I also discovered some new favourites. I romped happily through Michael Chabon’s Pulitzer Prize-winning The Amazing Adventures of Kavalier & Clay in January then returned for seconds in April with The Final Solution. Australian writer Jane Harper had me feeling nostalgic for the hot, dusty smells of the Australian outback with her debut, The Dry while Sarah Perry’s The Essex Serpent turned out to be a luscious mix of myth, social mores and a woman ahead of her time. Robin Sloan introduced me to Mr Penumbra and his extraordinary bookshop while A.S. Byatt’s masterfully-drawn cast of characters held me in their thrall throughout The Children’s Story. All five writers are on my to-read list for 2018.
It wasn’t all about fiction either with 18 of my reads tackling subjects across history, politics, food, technology, psychology, society and the future of humanity.
I spent some time immersed in tales of the future reading Alvin Toffler’s Future Shock (scarily prescient given it was published in 1970) as well as Noah Yuval Harari’s much publicised histories of today and tomorrow, Sapiens and Homo Deus. I delved into politics with Nick Clegg’s Politics: Between the Extremes and on the social psychology front, devoured Malcolm Gladwell’s Blink and Jonathan Haidt’s The Righteous Mind with relish. Mark Stevenson’s We Do Things Differently was a fascinating look at some of the forward thinkers – and tinkerers – of our time while Jay Rayner’s exploration of his (and our) relationship with food in A Greedy Man in a Hungry World gave me a lot of food for thought (just couldn’t resist that pun). And reading The Silk Roads (Peter Frankopan) in January and From the Holy Mountain (William Dalrymple) in December meant that I inadvertently book-ended the year with tales from the Byzantium…and got my travel juices going.
I read about some women of note too: Royal women like the wife of Charles I, Henrietta Maria (Cavalier Queen) and Katherine Swynford, the paramour of John of Gaunt. I read about literary women, such as poet Emily Dickinson (The Lonely House) and author Jane Austen, as well as women succeeding in the world of men – from Pope Joan in the 9th century, through to Katherine Johnson (Hidden Figures) and businesswoman Karren Brady in the modern era.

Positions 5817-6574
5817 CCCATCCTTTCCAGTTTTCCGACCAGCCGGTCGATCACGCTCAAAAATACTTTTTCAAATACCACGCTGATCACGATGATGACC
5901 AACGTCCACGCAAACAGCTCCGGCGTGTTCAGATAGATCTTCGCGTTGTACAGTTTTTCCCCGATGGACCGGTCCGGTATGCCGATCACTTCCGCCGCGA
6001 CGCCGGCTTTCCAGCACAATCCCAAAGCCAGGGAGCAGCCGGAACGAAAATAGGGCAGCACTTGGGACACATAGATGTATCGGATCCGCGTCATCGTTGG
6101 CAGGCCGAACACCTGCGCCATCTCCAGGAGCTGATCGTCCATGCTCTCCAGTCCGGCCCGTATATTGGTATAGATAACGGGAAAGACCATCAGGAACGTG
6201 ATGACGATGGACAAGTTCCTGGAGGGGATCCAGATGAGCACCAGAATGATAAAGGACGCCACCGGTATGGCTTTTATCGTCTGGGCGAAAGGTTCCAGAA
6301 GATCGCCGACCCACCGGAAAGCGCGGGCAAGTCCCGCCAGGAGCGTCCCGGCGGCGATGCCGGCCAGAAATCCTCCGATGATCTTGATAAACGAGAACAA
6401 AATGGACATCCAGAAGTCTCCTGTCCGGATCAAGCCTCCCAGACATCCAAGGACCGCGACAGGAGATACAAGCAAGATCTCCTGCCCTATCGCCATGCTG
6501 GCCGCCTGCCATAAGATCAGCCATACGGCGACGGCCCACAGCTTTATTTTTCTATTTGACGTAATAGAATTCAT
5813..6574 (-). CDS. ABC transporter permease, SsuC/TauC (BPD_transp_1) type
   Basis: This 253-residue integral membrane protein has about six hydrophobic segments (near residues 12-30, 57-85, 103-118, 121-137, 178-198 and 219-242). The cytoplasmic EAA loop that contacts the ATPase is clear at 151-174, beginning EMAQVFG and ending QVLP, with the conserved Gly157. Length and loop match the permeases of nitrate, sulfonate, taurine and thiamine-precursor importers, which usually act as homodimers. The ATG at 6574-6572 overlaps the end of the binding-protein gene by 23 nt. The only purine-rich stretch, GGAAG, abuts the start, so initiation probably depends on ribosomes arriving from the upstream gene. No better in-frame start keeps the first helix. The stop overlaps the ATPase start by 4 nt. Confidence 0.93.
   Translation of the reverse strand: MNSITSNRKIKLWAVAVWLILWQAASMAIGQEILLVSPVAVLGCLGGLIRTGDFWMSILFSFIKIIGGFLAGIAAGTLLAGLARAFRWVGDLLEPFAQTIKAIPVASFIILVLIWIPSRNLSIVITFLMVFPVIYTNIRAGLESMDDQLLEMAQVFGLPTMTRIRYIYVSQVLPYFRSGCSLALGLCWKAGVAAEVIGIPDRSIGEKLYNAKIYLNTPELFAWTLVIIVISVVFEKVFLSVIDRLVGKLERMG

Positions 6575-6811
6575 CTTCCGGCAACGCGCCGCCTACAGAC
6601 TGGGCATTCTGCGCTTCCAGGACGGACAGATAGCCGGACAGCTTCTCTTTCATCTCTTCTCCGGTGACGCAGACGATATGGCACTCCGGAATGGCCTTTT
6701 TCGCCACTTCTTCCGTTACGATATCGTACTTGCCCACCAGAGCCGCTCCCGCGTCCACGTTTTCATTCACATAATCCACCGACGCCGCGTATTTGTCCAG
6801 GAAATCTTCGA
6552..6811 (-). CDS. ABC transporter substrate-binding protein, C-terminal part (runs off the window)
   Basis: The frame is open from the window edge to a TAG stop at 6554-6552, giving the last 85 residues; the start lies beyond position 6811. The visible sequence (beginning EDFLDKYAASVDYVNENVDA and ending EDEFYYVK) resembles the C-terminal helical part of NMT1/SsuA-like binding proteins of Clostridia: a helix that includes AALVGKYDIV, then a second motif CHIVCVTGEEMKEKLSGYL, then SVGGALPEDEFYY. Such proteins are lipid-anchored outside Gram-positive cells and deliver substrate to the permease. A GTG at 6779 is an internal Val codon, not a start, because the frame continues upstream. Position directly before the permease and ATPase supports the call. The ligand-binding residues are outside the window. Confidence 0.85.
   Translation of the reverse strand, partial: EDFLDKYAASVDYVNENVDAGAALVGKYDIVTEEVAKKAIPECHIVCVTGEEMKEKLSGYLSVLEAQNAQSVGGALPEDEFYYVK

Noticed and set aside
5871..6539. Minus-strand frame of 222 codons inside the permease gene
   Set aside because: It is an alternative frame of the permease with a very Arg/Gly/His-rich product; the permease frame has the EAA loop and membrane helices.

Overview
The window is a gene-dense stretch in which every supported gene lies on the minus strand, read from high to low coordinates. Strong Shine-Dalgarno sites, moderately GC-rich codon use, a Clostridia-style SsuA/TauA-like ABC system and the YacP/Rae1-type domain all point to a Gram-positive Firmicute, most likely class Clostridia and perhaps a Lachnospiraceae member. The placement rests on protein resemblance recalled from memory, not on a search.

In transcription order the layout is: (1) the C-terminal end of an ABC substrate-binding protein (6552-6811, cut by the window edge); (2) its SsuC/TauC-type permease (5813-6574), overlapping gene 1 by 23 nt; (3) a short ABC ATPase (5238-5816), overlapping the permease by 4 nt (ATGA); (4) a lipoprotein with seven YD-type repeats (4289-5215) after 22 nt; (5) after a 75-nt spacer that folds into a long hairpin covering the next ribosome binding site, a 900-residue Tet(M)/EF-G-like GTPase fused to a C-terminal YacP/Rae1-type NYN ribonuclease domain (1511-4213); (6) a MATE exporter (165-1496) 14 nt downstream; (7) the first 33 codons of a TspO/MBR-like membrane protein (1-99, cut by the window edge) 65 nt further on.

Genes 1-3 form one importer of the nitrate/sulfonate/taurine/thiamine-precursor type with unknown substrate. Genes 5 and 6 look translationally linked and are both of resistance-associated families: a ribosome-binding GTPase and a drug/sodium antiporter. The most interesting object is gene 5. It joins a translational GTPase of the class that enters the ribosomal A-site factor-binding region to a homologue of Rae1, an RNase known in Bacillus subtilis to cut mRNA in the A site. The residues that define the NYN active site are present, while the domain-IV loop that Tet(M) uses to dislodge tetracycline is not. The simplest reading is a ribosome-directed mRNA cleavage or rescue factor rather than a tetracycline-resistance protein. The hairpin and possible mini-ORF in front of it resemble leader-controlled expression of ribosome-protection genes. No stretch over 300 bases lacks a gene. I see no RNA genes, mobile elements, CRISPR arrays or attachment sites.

There was also some unexpected weeping in my local cafe over prize-winners A Little Life and Fugitive Pieces. And the compelling stories told by Liane Moriarty in Big Little Lies and Jay Asher in Thirteen Reasons Why inspired some comfy-couch time and box-set binge-ing in an effort to recapture what I loved about the books.
What a year it was.
And now you know why, when you ask me, “read anything good lately?” I pause. It’s such a big list to choose from. So it is with this post that I offer you my answer.
“Yes, yes I have.”
So fill your boots and enjoy peeps – and don’t forget to return the favour.
Have you read anything lately that shook your world?
I have provided links to Amazon UK for all my recommendations. It seemed the most common place to send you to access reviews and/or purchase. Of course other websites are available as are bookshops – and don’t forget the shelves of your local charity shop – if that’s your bag. And if you happen to be on Goodreads, you’ll find me here…make sure you pop by and say gidday!
Prolific indeed. I don’t know where you get the time!
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Not working and PT-ing everywhere helps!